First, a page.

Man sets himself alight outside Anders Breivik trial as survivors relive ordeal


Click to follow
The Independent Online

An unidentified man was in hospital suffering from serious burns to his chest and abdomen yesterday after setting himself ablaze and attempting to break through a security cordon outside the Oslo court trying far-right mass killer Anders Behring Breivik.

Bystanders saw the man, purportedly a Norwegian, soak his pullover in flammable liquid and set himself alight outside the court building in central Oslo. Police guards managed to pounce on him and douse the blaze.

A video clip of the incident online showed police tending to him as he lay on the pavement after they removed his burning sweater and hat.

Police are still trying to establish the man's motives. "He is seriously injured. He has wounds on his chest and stomach," said Oslo police spokesman Finn Belle.

Breivik has admitted detonating a car bomb in central Oslo last July. Eight people were killed in the blast. He has also confessed to killing a further 69 mainly young people during a shooting rampage hours later at a Labour Party youth camp on the island of Utoya, north-west of the capital.

Breivik has claimed his victims betrayed Norway because they had embraced multiculturalism.

Yesterday at his trial, relatives of those killed heard harrowing accounts from two of Breivik's surviving victims who suffered gunshot wounds as they tried to escape Utoya.

Ina Rangoenes Libak, 22, who was working in a café on Utoya, told the court that nowadays she used "good make-up" to conceal the scars left behind on her face, breast and arms after being shot four times by Breivik. "I felt sure I was going to die. I remember all the shots as they hit me," she said.

She said that when she first heard shots she thought they were firecrackers. As soon as she realised what was happening, she and two others hid behind a piano in the café. But the killer tracked them down. Ms Libak was shot first in the arms, then in the jaw, and finally in the chest. Bleeding profusely, Ms Libak ran down a corridor. "I thought I was dying," she said.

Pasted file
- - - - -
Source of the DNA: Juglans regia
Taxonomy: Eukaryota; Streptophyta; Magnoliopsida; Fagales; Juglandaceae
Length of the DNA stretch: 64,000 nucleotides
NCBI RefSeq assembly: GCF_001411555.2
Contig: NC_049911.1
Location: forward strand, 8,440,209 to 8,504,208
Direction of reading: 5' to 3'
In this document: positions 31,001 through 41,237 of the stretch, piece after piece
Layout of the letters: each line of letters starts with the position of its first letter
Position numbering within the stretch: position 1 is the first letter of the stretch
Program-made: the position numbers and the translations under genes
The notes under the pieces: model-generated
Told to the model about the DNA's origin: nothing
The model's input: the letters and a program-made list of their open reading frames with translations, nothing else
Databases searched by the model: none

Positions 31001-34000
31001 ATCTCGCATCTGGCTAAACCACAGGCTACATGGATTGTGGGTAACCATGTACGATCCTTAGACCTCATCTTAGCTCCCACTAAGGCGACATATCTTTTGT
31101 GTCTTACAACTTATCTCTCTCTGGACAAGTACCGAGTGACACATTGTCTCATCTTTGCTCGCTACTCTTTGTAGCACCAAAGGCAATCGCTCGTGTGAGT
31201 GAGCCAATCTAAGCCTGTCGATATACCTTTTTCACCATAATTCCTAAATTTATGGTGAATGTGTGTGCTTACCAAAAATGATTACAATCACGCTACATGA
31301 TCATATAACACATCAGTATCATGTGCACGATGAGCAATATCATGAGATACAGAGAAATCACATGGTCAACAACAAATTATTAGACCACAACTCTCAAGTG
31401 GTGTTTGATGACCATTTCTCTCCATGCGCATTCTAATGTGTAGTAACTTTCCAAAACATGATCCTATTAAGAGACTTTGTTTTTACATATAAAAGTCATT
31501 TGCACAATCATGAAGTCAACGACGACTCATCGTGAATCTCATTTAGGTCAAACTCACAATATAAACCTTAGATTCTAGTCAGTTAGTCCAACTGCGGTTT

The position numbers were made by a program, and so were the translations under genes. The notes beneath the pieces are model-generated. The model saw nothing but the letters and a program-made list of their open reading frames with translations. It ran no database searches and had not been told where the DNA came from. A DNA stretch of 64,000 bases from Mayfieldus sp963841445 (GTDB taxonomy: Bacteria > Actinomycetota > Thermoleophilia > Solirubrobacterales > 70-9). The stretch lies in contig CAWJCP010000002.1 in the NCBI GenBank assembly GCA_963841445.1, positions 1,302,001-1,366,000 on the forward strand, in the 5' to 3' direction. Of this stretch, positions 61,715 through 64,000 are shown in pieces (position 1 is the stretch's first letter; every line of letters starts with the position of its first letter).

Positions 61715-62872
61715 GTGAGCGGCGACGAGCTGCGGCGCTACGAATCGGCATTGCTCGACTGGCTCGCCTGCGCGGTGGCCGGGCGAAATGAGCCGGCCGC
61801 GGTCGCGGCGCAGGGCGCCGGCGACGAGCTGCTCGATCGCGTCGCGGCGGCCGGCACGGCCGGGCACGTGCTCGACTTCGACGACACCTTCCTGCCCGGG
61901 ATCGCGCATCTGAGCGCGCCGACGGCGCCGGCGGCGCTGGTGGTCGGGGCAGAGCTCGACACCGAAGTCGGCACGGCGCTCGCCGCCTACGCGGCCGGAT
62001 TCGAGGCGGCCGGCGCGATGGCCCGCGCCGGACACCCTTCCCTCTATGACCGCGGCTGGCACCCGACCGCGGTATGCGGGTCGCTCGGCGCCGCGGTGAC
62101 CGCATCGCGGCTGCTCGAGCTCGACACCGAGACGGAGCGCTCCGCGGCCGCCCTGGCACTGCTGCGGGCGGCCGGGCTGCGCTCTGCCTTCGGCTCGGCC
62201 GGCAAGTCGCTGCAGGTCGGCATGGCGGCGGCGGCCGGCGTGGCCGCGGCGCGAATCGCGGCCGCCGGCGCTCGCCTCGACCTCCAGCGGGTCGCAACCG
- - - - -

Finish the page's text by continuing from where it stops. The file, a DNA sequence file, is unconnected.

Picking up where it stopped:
Outside the café, fellow Labour Party youth members tore strips off their clothing and used them as tourniquets to stop the bleeding. The group then hid until the gunman was finally arrested.

Another survivor, 17-year-old Marta-Johanne Svendsen, was shot in the arm. She told the court how she was overwhelmed by "the worst screaming I have ever heard" as she ran through a field of tents filled with young campers suddenly aware of an impending massacre.

Ms Svendsen said she sought refuge in one of the island's buildings known as the schoolhouse. She recalled how, gripped by terror, those inside hid under beds as Breivik shot at them through windows. Breivik tried to shoot his way into the building, but eventually gave up because all the doors and windows had been barricaded. All 47 people who sought refuge in the building survived.

The trial is expected to end in July. The outcome will depend on whether judges conclude that Breivik was fully responsible for his actions or insane. The verdict will determine whether he is imprisoned or sent to a psychiatric institution.